OPERATION ICE CAP
Operation "Ice Cap," so called by men of AACs's 17th Troop Carrier Squadron, the resupply of fuel to radar sites on the Greenland Ice Cap is now in progress. Alaskan Air Command C-130 "Hercules" aircraft are delivering over 5 million pounds of fuel to the two sites and expect to complete the job by June 8. They will fly 410 sorties, delivering 205 loads of fuel weighing about 25,100 lbs. each before the job is completed.
This tremendous task is being performed using only five aircraft, with crews rotating from Elmendorf AFB, Alaska, to Sondrestrom AB, Greenland on a bi-weekly basis. The fuel is hauled in huge rubber bladders, filled from giant underground tanks at Sondrestrom. The Sondrestrom tanks are then re-filled by ocean-going tankers as soon as the ice is broken up enough to permit passage up the Sondrestrom Fjord.
Landing and take-off at the dye sites is accomplished on huge skis weighing about 6,000 pounds and coated with Teflon. Landing in not much of a problem, but take-offs are often difficult due to sunlight causing the snow to be sticky. At times the use of JATO (Jet Assisted Take Off) bottles is necessary to get the 75,000 pound empty aircraft off the ground (Editors note - off the snow). DYE No. 2 and DYE No. 3 the two sites supplied are part of the DEW (Distant Early Warning) radar net that helps to provide early detection of possible enemy aircraft headed for North American targets. These two outposts perched on the bleak expanses of the Greenland Ice Cap, are accessible only by air. In addition to fuel, the 17th Troop Carrier Squadron must also haul in every other item used by the sites.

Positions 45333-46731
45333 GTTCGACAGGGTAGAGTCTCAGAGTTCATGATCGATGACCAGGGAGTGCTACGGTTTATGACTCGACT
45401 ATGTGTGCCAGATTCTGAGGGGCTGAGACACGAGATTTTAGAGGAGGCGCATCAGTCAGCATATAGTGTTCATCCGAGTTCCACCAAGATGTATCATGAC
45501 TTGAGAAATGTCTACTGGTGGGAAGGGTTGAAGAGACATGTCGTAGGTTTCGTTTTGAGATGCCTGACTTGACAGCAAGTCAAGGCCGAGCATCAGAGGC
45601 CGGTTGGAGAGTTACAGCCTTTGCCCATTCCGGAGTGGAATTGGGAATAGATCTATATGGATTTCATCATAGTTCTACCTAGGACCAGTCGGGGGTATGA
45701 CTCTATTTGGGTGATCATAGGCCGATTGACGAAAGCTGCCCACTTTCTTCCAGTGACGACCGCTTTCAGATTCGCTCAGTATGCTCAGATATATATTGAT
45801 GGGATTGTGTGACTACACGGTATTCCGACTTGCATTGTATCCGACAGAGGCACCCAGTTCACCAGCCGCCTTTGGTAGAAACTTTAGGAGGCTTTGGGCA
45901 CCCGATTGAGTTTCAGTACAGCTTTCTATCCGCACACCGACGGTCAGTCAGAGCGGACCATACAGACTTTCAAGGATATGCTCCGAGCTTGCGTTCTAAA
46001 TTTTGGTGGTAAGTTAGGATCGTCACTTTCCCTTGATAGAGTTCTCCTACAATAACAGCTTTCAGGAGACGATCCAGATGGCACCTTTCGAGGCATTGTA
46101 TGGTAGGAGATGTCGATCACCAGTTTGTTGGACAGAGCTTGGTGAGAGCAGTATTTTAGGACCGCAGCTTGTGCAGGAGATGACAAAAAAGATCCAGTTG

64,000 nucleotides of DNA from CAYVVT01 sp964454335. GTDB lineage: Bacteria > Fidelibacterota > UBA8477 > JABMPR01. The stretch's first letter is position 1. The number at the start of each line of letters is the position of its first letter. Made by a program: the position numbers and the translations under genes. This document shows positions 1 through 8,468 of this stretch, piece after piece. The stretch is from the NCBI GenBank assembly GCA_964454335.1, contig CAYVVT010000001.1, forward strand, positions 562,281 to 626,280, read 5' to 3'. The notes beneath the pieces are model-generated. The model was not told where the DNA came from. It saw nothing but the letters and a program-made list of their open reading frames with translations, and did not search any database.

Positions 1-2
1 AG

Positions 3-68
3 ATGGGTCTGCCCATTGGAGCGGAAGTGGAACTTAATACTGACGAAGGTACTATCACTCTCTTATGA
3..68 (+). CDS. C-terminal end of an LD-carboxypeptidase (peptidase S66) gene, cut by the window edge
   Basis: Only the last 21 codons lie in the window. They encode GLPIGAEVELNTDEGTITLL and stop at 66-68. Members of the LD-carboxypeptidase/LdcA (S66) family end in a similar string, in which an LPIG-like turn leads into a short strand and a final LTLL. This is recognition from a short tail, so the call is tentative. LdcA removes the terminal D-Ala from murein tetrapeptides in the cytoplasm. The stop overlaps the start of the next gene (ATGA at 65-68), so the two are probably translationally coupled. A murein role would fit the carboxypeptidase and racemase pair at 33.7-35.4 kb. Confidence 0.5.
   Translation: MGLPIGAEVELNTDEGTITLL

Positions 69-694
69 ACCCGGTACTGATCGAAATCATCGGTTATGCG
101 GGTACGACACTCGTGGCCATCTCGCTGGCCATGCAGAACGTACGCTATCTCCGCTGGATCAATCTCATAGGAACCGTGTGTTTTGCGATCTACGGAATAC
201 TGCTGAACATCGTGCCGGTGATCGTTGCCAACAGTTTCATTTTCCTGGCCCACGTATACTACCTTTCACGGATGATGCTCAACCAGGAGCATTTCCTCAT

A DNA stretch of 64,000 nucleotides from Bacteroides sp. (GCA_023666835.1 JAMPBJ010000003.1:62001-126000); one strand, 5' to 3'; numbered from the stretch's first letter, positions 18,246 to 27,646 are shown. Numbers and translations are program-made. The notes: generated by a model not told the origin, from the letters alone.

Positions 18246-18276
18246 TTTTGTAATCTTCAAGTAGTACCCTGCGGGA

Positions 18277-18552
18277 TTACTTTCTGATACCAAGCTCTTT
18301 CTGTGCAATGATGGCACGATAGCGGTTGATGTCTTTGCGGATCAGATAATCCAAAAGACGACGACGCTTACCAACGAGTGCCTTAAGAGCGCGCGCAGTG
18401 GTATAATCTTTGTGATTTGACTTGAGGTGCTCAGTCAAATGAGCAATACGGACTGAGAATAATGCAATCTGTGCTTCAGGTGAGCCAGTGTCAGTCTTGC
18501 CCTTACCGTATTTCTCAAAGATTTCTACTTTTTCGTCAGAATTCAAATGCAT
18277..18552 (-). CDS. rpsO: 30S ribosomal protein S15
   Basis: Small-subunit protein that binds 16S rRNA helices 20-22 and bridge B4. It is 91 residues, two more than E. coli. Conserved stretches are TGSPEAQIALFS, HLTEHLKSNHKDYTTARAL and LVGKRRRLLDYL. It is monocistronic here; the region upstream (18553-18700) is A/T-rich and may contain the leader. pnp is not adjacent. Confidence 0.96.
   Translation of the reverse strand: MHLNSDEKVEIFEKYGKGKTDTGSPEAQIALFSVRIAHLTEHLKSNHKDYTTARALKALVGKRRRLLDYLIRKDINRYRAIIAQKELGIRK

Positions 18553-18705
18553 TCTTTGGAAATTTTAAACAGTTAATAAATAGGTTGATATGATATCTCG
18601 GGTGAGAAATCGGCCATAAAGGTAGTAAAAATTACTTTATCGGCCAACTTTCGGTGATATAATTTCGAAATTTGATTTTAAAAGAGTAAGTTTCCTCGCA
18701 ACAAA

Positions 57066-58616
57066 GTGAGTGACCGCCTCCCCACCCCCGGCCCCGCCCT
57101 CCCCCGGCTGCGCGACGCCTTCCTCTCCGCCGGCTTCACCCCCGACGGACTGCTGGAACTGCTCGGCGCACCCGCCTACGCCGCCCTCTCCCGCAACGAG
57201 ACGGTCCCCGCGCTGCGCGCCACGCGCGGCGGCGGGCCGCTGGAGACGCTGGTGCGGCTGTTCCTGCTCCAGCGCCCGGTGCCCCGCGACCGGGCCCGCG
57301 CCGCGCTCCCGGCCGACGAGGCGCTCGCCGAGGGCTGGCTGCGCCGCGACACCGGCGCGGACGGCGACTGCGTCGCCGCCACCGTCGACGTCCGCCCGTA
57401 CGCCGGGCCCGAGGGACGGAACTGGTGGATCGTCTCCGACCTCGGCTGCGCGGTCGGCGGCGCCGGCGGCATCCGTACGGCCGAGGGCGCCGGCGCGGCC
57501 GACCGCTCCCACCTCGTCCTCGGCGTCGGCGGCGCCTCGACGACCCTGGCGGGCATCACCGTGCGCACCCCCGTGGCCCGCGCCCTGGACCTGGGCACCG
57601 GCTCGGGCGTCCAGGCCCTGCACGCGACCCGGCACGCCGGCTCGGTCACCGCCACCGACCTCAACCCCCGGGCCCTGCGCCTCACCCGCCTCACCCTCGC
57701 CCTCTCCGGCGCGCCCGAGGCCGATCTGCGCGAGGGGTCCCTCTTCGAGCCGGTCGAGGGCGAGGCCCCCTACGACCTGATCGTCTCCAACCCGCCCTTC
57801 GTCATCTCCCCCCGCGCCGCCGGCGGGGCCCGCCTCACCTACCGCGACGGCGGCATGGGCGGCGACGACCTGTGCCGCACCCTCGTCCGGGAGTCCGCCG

Newspaper Article circa mid 1960s.
Donavon G. "Don" Wilkerson
17th TCS Pilot